I Got Married – Again

Here’s the context: I was raised in a home completely void of demonstrative love and romance. Even hugs were few and far between.

Hence, unlike all the elaborate, carefully & lovingly planned out marriage proposals we see on FB nowadays, I never really proposed to Michelle.

We were driving around in Lubbock, TX, in 1984 shopping for engagement rings and, while stopped at an intersection, Michelle said, “You know, you’ve never actually asked me to marry you.” In pure embarrassingly (now), ignorant, 19 year old, moronic fashion, I popped off, “You wanna get married?” She said yes.

She deserved better.

Well, 33 years of marriage, and three kids later, I decided it’s never too late to do the right thing.

I’ve been planning this “marriage proposal” since July.

The scene: 2pm; 11/20 (her birthday) at the “Poetry Garden” (a private section at the Dallas Arboretum & Botanical Gardens); i had the entire family in on it; I spun the outing as a “family photo.”

I had asked Joe Price, my best Man 33 years ago, to serve as my Best Man once again. His family drove all the way up from Houston to be a part of this moment.

We all arrived at 2pm. Joe and his family entered the private garden a few minutes later. Obviously, this shocked Michelle as she had no idea what they were doing there.

It was at that moment I turned to Michelle and said, “We are not here for a family photo…” (At that point my mouth went dry and I thought I was going to throw up )

As i conveyed my loved to her, my family began to take their places as Michelle’s dad (he performed our wedding 33 years ago) stood before us and prepared to “marry us” once again.

My best man, Joe, stood at my side, holding a picture of Jordan.  Our daughters, Kelsie and Macy,  stood at Michelle’s side.

Then I looked at Michelle and said, “Before we get married I need to ask you something.”

It was then that I got down on one knee and asked her to marry me. (I thought I was gonna have to get Joe to help me back up )

At the end of the ceremony, Jordan “sang” (via one of his albums) his song that begins “when I see your smile I see the sun.”  The pic below was taken during that song. We are both grieving, but rejoicing that our marriage has survived that loss.

Then, Harry (Michelle’s Dad) pronounced us husband and wife (again) and and I kissed my bride. Michelle thought it was over. But it wasn’t.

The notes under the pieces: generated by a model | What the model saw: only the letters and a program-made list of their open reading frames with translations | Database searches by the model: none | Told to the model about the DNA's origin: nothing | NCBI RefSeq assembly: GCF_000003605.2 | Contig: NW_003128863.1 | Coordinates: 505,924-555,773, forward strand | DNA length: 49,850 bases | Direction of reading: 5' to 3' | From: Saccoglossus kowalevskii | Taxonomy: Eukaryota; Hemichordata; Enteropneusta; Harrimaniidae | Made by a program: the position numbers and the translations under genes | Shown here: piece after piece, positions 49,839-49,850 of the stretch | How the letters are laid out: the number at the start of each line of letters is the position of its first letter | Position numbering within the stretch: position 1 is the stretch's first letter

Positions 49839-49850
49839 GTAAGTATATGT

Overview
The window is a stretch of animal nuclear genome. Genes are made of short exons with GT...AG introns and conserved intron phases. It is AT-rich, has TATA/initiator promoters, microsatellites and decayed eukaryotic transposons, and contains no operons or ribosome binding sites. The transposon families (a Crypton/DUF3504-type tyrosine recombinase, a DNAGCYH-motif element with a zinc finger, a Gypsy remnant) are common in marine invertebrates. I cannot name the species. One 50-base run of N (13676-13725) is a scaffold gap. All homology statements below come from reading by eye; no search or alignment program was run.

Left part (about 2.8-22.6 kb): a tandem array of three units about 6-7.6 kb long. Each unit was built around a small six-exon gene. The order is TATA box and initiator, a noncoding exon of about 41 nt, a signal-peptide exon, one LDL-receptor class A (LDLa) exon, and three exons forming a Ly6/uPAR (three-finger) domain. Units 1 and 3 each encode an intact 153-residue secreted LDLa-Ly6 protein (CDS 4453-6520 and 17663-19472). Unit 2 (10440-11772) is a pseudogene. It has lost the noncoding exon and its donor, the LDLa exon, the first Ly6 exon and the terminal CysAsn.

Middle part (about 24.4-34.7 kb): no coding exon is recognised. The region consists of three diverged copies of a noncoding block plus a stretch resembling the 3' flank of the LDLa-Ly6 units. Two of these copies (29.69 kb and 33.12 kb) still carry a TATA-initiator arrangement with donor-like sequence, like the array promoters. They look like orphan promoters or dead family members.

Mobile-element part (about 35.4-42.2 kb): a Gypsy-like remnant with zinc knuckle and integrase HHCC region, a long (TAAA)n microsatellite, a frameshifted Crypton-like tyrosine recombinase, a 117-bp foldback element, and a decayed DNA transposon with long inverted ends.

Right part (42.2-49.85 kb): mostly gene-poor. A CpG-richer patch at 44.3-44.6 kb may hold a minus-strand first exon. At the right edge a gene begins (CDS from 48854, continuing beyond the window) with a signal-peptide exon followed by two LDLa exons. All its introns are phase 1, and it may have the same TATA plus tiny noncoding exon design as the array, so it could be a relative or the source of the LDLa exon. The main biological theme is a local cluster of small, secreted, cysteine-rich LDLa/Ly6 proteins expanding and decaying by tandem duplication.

We had to have our “first dance.”

One of my youth asked me back in the late 90’s, “Hey Nick, what’s yours and Michelle’s song?” I said, “What are you talking about?” That teenage boy said, “Come on man – every couple has their special song.” His passion cut me to the heart. So Lionel Richie’s song, “Still in Love” quickly became “our song.”

Back to our “first dance”: Macy hit “play” on her Bluetooth and Michelle and I danced to our song. (Well, we mostly just swayed back and forth.)

After that, I told Macy to hit play again where I had included the 1976 classic, “Still the One” by Orleans. And we partied and – yes – took lots of family photos.

To all you husbands out there, I am a complete mess. I have blown it worse, and more often than you can imagine. There have been times when i genuinely believed our marriage was over. (Just ask our daughters.)

But, I’ve found it’s never too late to do the right thing.

Jordan, we’re making it. I proposed to your mom and she said yes. You were there. I learned how to become romantic and swallow enough of my insecurity to express my love, in large part, by watching you. One day, we will sit together again at the “marriage supper of the Lamb.” What a celebration that will be. ❤️

It was… the perfect day.

I love you all, Nick

The Self-Correcting Property of Being Thankful

Our human-race default is to focus on what we lack, or wish we had. For instance:

I wish I had more money and less bills.

I wish I had a better job.

I wish I had… (fill in the blank.)

Some things are trivial: We all know how repelling that perpetually negative person can be, seemingly always having something to complain about.